Committee for a Responsible Federal Budget

Medicare Registers Fourth-Lowest Growth Rate in Program History in 2014

With today's release of the Congressional Budget Office's (CBO) final Monthly Budget Review for Fiscal Year (FY) 2014, many will be focused on the final 2014 deficit, but it also shows that Medicare clocked its fourth-lowest annual growth rate in history, at just 2.7 percent.

We have been closely following the unusually slow growth of Medicare throughout this year, and also documenting the program's "underlying" growth rate, or what growth would be with temporary or phased-in legislative cuts removed from the calculation*. Dechipering this underlying growth rate should provide a truer picture of the magnitude of Medicare's cost slowdown.

Interestingly (though not surprisingly), the three years with slower growth than this year -- 1998, 1999, and 2013 -- coincided with similar temporary or phased-in cuts.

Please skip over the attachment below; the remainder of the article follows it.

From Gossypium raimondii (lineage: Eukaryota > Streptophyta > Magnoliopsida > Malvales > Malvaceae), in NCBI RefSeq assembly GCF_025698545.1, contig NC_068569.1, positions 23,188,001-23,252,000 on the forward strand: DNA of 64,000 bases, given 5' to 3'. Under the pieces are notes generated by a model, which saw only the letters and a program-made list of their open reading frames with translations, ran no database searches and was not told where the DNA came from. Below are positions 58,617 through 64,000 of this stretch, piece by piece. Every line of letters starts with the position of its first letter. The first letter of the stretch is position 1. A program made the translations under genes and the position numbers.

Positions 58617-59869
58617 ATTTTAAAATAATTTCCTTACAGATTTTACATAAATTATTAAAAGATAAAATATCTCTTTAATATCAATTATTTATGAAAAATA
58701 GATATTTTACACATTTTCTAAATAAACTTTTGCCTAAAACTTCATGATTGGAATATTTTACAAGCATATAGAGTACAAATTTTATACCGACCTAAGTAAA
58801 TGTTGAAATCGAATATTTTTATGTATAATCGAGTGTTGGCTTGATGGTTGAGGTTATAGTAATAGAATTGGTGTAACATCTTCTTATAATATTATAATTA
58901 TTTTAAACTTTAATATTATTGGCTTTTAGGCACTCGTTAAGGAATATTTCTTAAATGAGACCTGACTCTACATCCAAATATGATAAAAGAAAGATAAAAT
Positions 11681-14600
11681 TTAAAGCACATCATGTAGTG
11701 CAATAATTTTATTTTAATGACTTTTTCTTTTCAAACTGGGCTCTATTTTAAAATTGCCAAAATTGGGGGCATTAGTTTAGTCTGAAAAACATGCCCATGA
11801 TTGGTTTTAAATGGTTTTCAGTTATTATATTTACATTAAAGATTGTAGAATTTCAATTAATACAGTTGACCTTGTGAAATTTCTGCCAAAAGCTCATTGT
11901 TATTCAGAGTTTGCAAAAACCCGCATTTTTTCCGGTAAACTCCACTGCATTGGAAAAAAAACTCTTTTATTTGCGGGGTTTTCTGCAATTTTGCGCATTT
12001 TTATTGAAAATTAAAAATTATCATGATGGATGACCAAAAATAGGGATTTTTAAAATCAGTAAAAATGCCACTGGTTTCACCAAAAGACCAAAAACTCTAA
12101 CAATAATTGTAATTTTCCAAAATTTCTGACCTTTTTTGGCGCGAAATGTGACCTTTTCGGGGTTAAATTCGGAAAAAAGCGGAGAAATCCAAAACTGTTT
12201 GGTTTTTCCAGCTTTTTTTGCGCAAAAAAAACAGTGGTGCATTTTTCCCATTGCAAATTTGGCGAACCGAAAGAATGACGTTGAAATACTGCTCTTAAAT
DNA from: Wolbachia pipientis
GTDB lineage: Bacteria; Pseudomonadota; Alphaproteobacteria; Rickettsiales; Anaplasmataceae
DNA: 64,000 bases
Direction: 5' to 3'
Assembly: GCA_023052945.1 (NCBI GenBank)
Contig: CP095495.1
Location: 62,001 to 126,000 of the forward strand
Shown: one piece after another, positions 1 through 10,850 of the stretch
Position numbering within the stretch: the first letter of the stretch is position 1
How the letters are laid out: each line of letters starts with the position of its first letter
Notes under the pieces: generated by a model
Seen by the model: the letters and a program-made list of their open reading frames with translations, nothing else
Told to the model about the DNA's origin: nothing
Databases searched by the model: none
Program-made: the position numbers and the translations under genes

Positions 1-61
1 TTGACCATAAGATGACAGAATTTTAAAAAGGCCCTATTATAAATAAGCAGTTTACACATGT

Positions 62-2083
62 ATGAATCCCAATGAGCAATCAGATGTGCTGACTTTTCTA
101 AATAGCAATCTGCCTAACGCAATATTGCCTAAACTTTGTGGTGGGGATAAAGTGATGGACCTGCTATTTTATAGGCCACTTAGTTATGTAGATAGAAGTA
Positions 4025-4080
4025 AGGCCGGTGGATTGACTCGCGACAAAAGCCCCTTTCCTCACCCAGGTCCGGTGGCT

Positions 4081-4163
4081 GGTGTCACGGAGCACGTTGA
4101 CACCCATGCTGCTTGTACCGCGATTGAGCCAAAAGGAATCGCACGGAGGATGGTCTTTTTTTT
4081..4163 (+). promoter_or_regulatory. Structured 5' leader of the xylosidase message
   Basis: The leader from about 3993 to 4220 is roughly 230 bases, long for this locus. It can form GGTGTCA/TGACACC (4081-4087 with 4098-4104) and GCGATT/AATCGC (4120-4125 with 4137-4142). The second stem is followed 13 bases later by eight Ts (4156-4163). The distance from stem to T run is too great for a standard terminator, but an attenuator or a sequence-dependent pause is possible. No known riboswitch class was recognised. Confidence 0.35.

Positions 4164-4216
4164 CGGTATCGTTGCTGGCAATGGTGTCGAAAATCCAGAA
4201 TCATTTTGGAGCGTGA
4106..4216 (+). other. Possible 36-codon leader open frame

For 2014, Medicare's underlying growth rate ended up at 4.9 percent, roughly one percentage point faster than both economic and beneficiary growth. Therefore, even removing these temporary effects, Medicare still grew slower than general inflation on a per beneficiary basis.

Going forward, CBO expects Medicare cost growth to remain roughly the same in 2015 at 2.6 percent, although growth is expected to return to levels we're more used to seeing later in the decade. The underlying growth rate in 2015 should be closer to actual growth since the sequester will no longer be affecting the growth rate (it will have been in effect for all of FY 2014, so it will only affect the level of payments in 2015).

*The temporary policies holding down spending growth are the Medicare sequester (which wasn't in effect for part of FY 2013), payment reductions in the Affordable Care Act for home health agencies and Medicare Advantage plans, ramped-up hospital re-admission penalties, and frozen means-tested Medicare premium income thresholds. On the other side, the gradual filling in of the Part D "donut hole" increases spending growth.